One veteran NYPD Homicide Detective (speaking not for attribution) expressed his dismay at the frequency of mass fatality shootings recently but also commented that, “I’m frankly surprised it doesn’t happen more often given our open society, population and the number of the violent mentally ill among us who own their own guns or have access to them.”  He continued that it was ironic that there have been lone gunman mass killings in a movie theater in Colorado, a Sikh Temple in Wisconsin, and several other locations this year while New York City, once the “murder capital” of America, “will have fewer murders this year than suicides.  Our homicide rate is at a 53 year low.  It is amazing.”  When asked what can be attributed to the low homicide rate in NYC he replied that “a number of policies, practices, and aggressive policing have made a big difference but there are other factors at work here.  We have been able to get guns off the street because they are the guns used in most of the City’s homicides.”

Law Enforcement officials across the country say that enforcing existing gun laws is essential while conceding that someone bent on murdering someone or a group of someone’s is typically virtually impossible to identify prior to the commission of a murderous act or rampage.  They unanimously agree that “assault weapons” and “high capacity magazines” should be banned completely simply because “they have no place in society.  No hunter needs a semi-automatic, high caliber rifle with a 100 shot clip.” 


In almost every unprecedented murderous act committed in America over the last 3 decades we have been slow to act or we act in ways that follow the path of least resistance usually skirting the true core matter at hand. Members of what would evolve into an organization known as Al Qaeda bombed the World Trade Center in 1993, Timothy McVeigh bombed the Federal Building in Oklahoma City in 1995, fifteen students and staff were shot near Jonesboro Arkansas in 1998 and two young boys shot 33 students and staff, killing 12, in Columbine High School in 1999.  After each of these events as the sad history of the intervening years has shown us, there were no real new policies and procedures developed and implemented that addressed the particulars of each of these tragedies.   That seems to be the American way; a short attention span, spineless politicians and a legion of Washington DC lobbyists and special interest groups have thwarted those in a position to enact real practical, sensible change.  Will this be the case now?  Once the last of those pitifully tiny coffins are interred in Newtown Connecticut will we all just move on?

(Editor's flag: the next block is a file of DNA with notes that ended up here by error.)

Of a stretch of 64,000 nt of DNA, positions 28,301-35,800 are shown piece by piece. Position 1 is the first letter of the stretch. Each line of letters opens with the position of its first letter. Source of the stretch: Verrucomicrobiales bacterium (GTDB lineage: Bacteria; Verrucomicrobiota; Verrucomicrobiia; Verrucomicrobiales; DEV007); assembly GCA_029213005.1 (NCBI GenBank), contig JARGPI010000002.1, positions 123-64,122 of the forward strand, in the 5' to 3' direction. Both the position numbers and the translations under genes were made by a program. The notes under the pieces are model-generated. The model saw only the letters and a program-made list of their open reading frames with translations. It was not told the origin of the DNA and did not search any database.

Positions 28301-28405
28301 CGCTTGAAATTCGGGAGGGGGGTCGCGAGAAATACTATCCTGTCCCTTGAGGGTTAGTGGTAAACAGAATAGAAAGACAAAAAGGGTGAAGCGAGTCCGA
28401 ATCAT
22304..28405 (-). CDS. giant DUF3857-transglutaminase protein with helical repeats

At the moment it appears that this latest horror, a gunman killing 6 and 7 year old children as they sat at their small desks in a kindergarten classroom, may – just may – generate sufficient motivation, resolve and commitment to mitigating the likelihood of anything like what happened at Sandy Hook elementary from ever happening again.

The least that can be done is to reenact the ban on assault weapons signed into law by President Bill Clinton only left to expire under President George W. Bush.  Security at public facilities of all kinds needs to be improved in a sensible, logical, affordable manner. 

We can talk all we want about guns and mental illness, about estranged, deranged young alienated loners, the  undiagnosed  mentally ill among us, bullying, the NRA, the Second Amendment, rights, privileges, privacy and the random nature of life itself and those would all be conversations torquing the nuts and bolts along the fringe of the real problems that confront us.

Sure, there is plenty of “blame”, for what it’s worth, to go around.  We can blame movies, video games, TV, music, bad parenting, broken families, aimless youth, drugs, sensory overload,inadequate mental health care availability, planetary alignment and all the other hot button “talking points” spinning around the heart of the matter like so much wind-blown snow in a blizzard and most of it would be just so much wasted energy and time.

It is not about taking “God” out of our schools just as it is not about the “loopholes" in the existing gun laws.  What is at the heart of the matter is who we are and what we are as a people, as a Country, as a culture and society.  There are no easy answers to the questions we’ve yet to formulate but some serious debate needs to occur at every level of government and society.  After some initial debate some answers will emerge but only if there is earnestness and a sense of urgency in the debate process.

Are we as a nation prepared to demonstrate to our fellow citizens and the world who watches America with a fixed stare that we are better than this, that we are capable, willing and eve able to be better than what we are today? 

Time will tell.